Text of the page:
A Ghost Is Born
Wilco lead singer Jeff Tweedy, in the song “Ashes of American Flags,” from the band’s widely acclaimed 2002 release, Yankee Hotel Foxtrot, sings, “I know that I would die if I could come back new.” Two years later — as is par for the course with all new Wilco releases — much of what the band was is dead. The result: A Ghost is Born.
It’s a logical progression, really. You live, you die and you are born again as a ghost. You come back new — like the words to the song say.
The album begins with “At Least That’s What You Said,” a song that seems destined to pierce the smoky air of late-night pubs 30 years in the future. Tweedy’s unschooled electric solo, coupled with a dose of typical Wilco musical menagerie, makes “ALTWYS” feel like a classic.
In fact, the first four songs on AGIB feature Tweedy taking his electric into unchartered, ethereal territory, where Neil Youngish guitar blasts mesh cozily with screaming feedback. The fifth song, “Hummingbird,” brings him back to his most tried and true musical instrument, the pen.
“His goal in life was to be an echo/The type of sound that floats around/And then back down like a feather/But in the deep, chrome canyons of the loudest Manhattans/No one could hear him,” Tweedy sings. The rollicking piano beat and Tweedy’s faux British accent in the chorus create an Abbey Road feel, as the song neutralizes nicely the metallic feel leading up to it, and sets up the final seven tracks perfectly.
The album’s most fun song is “I’m a Wheel,” a punk-infused track meant to be played loudly that features the disc’s most pleasantly ambiguous line: “I’m a wheel/I will/Turn on you.”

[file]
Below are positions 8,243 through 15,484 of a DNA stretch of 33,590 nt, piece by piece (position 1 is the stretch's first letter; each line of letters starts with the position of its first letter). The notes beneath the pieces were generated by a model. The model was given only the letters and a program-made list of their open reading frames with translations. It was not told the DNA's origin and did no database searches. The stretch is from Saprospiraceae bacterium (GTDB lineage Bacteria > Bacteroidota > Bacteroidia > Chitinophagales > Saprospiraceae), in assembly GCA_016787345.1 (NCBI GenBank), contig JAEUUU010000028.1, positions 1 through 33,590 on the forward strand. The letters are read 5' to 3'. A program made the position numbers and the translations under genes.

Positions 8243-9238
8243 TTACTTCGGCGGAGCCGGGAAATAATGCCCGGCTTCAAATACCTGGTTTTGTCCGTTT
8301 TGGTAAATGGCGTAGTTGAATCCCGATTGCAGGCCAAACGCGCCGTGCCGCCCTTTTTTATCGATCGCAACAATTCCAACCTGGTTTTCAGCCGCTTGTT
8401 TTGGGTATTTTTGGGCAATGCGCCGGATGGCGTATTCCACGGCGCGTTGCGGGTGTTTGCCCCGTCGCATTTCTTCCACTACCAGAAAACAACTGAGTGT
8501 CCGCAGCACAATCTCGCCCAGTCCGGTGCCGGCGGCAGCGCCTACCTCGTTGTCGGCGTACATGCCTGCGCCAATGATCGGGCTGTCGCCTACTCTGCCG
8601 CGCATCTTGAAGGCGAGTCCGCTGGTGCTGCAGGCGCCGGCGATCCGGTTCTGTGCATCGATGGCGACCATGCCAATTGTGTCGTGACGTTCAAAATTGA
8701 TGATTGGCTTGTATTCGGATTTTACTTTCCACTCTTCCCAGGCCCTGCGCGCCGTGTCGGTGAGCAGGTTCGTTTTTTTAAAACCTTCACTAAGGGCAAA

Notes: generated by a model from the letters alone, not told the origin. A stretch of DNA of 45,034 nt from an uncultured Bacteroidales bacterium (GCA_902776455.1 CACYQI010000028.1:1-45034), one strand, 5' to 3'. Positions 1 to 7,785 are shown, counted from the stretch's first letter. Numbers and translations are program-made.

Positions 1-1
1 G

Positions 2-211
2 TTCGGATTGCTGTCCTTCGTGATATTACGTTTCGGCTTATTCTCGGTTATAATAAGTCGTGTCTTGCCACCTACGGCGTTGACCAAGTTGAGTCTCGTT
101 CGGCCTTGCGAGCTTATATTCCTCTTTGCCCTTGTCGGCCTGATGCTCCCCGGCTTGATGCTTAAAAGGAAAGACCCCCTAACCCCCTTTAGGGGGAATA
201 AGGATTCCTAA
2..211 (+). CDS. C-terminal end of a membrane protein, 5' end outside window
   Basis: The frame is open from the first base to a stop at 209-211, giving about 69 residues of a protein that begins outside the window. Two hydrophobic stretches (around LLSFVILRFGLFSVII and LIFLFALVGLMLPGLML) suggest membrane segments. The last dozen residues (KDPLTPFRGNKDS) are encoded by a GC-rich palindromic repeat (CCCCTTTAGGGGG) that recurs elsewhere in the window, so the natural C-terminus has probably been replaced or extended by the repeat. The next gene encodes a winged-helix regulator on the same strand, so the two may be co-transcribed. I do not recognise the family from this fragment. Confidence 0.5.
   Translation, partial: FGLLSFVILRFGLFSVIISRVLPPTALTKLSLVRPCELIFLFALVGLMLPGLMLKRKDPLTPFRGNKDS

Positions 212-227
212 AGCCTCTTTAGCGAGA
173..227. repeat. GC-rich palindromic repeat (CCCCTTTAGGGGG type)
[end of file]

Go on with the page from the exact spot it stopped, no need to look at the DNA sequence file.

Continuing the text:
The best song follows it on AGIB, “Theologians,” a track that seems to best embody the baby ghost Wilco has died to become. In other words, if you packed the whole of AGIB into one 3-minute, 38-second medley, you might just get “Theologians.” Toward the end of the song, Tweedy sings, “No one is ever gonna take my life from me/I lay it down/A ghost is born.” Following this line, in what is Tweedy’s last guitar solo on the album, something creepy happens. Listeners witness the culmination of the band’s metaphoric labor; Tweedy gives birth to a ghost right in front of our ears, as his guitar screams, as would a newborn upon taking his first breaths.
On “Theologians,” the eccentricity for which Wilco is known works beautifully.
On “Spiders (Kidsmoke)” and “Less Than You Think,” the effect isn’t quite as ingratiating. The former tests the listener’s patience, as a former fan-favorite made popular on recent tours is stripped down instrumentally and then elongated into a 10-minute snooze-fest. In the latter, Wilco adds 12 minutes of pure noise to a lyrically beautiful, otherwise listenable song. The inclusion of the noise could carry some sort of paranormal symbolism to go along with the album’s ghostly motif, but would probably fit better at the end of the CD, where artistic statements can be easily skipped if deemed too pretentious.
The album ends with a song that pays tribute to a make-believe band (The Late Greats) that gets no recognition or radio play. Heck, that’s the story of Wilco’s career. Now that they’ve died, become ghosts and put out their best album to date, it would only make sense for the group to assume the name of that fake band on future albums. Indeed, Wilco’s death and the great music on AGIB truly make them late greats.
Contact Ryan Meehan email@example.com